- The region’s busiest Trans Carotid Artery Revascularization (TCAR) program for the treatment of carotid stenosis thus allowing our surgeons to choose between stenting, endarterectomy, and TCAR, the three approved modalities for treating carotid occlusive disease.
Centralized Care and Expertise
At WVU Medicine, our vascular surgeons and other specialists offer highly skilled and collaborative care. Exceptional teams work together in the innovative, 10-story Heart and Vascular Institute tower. WVU vascular doctors also see patients in convenient inpatient and outpatient locations near you.
We provide comprehensive care – from urgent treatment of blocked blood flow to long-term treatment plans that address all your health needs. The vascular team works closely with other specialties, ranging from cardiac surgery, cardiology, to interventional radiology and rehabilitation experts. Our teams focus on your overall health to help you get and stay well.
Vascular conditions are the leading cause of limb loss. This is tragically common in West Virginia. It is due in part to conditions such as diabetes, obesity, kidney disease and lifestyle habits such as smoking.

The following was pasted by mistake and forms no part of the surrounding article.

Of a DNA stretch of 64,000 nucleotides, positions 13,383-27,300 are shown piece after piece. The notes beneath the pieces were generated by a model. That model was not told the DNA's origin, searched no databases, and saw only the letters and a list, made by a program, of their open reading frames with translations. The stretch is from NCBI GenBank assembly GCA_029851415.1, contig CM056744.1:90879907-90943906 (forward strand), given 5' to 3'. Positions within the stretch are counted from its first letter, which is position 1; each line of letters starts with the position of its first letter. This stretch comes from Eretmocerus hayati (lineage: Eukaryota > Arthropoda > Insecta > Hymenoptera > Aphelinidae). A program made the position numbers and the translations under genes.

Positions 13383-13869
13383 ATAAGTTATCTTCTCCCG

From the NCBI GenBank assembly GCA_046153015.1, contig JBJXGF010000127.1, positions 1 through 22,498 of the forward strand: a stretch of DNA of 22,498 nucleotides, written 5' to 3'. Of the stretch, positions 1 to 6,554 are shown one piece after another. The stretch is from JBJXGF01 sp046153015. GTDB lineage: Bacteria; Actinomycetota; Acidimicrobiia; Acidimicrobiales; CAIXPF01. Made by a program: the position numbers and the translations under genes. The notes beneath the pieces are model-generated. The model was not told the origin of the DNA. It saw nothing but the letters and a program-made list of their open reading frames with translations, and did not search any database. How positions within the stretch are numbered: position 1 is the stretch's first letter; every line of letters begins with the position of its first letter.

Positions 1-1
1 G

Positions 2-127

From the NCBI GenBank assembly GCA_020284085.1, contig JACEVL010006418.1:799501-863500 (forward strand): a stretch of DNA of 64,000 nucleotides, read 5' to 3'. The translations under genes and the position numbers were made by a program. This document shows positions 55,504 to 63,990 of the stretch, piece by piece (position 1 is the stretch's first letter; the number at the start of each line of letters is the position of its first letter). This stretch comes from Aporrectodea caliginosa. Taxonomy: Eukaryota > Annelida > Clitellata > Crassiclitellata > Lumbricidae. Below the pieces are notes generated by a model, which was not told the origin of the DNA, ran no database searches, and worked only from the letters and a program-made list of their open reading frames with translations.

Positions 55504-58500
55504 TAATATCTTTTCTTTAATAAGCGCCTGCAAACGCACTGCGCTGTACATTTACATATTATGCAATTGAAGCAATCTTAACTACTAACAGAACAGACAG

Our vascular experts work with the Center for Limb Preservation – a distinguished WVU Medicine center of excellence. Learn more about this important center, including risk factors and how you can prevent limb loss.
One Center for Heart and Vascular Care
The uniquely designed Heart and Vascular Institute tower integrates cardiovascular and related specialties with high-level technology, teamwork and care. Our facilities include sophisticated procedure rooms, 10 operating rooms, clinics, offices and patient rooms – from ICU to step-down units and other levels of medical-surgical care – in one location.
Here, you and your family can get more done in one visit, from tests and imaging to seeing other care providers. We’ll work with your doctor and coordinate your care at every step.